There is no evidence at all that the oil industry is the primary or even significant sponsor of research supporting CAGW and very little evidence that they are a primary funder of CAGW skeptics…

        In truth, the overwhelming majority of climate-research funding comes from the federal government and left-wing foundations. And while the energy industry funds both sides of the climate debate, the government/foundation monies go only toward research that advances the warming regulatory agenda. With a clear public-policy outcome in mind, the government/foundation gravy train is a much greater threat to scientific integrity.

        Read more at: http://www.nationalreview.com/article/414359/global-warming-follow-money-henry-payne

        Grants from publicly traded companies like ExxonMobil are very transparent…

        ExxonMobil: Grants for Higher Education

        OVERVIEW: ExxonMobil’s philanthropic focus areas are on STEM education (especially for women and girls), health, and biodiversity and conservation. Within that scope, the ExxonMobil Foundation has a partially overlapping emphasis on math and science education, women’s economic empowerment, and efforts to combat malaria.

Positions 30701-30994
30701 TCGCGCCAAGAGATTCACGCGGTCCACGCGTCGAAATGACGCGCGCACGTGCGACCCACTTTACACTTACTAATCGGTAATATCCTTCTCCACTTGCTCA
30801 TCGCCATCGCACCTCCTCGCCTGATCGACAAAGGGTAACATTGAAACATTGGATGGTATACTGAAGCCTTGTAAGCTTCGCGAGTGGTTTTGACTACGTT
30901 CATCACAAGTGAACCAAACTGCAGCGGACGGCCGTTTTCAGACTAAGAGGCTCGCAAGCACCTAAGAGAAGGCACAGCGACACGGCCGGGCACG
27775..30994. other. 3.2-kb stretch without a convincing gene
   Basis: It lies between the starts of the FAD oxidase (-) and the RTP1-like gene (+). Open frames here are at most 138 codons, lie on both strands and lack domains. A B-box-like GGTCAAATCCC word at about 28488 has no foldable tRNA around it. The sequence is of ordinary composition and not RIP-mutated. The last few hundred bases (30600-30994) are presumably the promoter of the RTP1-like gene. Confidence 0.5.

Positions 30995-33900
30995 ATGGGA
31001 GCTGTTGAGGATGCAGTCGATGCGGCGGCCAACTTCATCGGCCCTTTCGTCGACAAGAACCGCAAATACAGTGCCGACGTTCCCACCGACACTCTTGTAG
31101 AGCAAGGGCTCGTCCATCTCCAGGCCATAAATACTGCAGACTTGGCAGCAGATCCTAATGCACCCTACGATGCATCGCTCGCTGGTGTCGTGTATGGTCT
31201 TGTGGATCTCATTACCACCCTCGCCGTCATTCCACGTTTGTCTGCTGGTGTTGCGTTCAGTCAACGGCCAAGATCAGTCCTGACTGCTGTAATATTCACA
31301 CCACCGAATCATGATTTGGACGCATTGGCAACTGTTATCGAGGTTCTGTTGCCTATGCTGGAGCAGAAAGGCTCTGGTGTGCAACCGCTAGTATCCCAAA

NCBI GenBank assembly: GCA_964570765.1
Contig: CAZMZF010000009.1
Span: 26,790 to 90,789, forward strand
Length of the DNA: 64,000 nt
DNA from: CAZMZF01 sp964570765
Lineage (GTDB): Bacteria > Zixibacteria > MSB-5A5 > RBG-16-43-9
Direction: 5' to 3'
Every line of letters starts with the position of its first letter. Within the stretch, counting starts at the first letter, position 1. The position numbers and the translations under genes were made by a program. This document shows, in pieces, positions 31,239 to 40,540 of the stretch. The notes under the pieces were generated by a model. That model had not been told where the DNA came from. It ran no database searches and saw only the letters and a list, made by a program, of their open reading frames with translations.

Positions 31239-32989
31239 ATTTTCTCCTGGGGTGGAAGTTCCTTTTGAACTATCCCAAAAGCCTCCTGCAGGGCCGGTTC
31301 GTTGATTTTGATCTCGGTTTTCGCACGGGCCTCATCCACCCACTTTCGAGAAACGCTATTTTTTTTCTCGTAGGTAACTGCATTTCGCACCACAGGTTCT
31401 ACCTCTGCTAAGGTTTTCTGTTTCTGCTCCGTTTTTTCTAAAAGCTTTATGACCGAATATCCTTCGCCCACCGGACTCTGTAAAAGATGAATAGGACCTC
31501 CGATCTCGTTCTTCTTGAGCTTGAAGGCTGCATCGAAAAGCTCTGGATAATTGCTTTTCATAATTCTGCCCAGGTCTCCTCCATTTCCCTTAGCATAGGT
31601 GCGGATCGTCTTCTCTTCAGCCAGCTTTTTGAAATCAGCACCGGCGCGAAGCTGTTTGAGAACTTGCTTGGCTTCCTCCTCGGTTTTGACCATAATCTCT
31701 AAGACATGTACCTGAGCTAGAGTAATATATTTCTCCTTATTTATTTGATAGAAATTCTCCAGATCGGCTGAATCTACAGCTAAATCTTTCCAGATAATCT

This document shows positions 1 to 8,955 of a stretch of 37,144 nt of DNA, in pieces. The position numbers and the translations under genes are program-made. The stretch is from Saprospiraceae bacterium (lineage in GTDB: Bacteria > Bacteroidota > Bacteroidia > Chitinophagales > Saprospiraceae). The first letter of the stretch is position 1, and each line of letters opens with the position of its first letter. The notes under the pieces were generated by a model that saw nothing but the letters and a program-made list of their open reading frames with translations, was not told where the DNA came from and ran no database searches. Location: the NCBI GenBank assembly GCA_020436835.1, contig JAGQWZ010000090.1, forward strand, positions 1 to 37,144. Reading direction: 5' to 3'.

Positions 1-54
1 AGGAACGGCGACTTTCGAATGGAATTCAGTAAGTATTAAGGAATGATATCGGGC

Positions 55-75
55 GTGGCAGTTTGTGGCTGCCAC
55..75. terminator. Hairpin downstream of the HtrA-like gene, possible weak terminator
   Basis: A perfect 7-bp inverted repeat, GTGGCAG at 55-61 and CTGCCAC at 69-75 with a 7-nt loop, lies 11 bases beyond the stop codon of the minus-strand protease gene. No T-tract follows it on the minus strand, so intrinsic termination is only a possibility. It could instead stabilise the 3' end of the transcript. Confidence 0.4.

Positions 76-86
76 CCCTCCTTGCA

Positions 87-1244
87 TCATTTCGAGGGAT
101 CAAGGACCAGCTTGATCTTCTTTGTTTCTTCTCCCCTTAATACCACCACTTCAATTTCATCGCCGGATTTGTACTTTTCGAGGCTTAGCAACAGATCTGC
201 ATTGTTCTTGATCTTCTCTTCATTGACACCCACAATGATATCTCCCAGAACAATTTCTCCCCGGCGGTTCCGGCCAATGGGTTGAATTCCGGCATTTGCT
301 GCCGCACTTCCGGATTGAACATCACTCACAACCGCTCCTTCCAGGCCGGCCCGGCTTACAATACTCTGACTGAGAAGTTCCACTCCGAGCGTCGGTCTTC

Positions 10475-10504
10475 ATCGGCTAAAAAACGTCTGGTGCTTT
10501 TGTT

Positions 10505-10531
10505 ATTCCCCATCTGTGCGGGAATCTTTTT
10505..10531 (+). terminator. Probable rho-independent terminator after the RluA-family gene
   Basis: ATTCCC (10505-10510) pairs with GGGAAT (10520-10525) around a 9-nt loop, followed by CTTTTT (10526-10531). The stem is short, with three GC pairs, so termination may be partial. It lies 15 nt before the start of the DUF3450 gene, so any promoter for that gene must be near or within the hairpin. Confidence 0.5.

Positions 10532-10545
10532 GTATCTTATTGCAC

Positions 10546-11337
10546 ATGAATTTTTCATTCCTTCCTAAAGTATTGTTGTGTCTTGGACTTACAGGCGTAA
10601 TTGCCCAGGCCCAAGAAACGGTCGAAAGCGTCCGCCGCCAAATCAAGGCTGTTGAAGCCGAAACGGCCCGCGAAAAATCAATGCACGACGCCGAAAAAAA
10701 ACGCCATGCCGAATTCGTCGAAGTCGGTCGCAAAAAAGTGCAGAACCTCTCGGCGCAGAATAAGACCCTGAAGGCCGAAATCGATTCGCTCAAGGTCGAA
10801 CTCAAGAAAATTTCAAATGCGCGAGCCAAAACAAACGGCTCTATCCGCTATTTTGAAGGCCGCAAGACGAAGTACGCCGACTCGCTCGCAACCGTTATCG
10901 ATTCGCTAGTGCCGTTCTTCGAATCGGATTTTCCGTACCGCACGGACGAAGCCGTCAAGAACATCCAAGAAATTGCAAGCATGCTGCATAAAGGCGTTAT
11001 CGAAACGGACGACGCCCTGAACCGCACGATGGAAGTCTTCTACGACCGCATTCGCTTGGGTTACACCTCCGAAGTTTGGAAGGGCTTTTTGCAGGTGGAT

IP TAKE: ExxonMobil gives big to higher ed as well as job and skills training (both in the U.S. and internationally) in areas where it has a community presence, but unsolicited requests are rarely accepted or approved.

        […]

        Broadly speaking, ExxonMobil’s core focus is on STEM education (especially for women and girls), health, and biodiversity and conservation. The foundation, meanwhile, currently “has a strategic focus supporting math and science education, for promoting women as catalysts for economic development and ending deaths from malaria.” In a recent year, combined giving from ExxonMobil (the foundation, corporation, and employees and retirees) totaled about $280 million, with $100 million going toward education. Globally, this giving totaled $50 million for higher ed, of which more than $40 million was allocated to institutions in the U.S.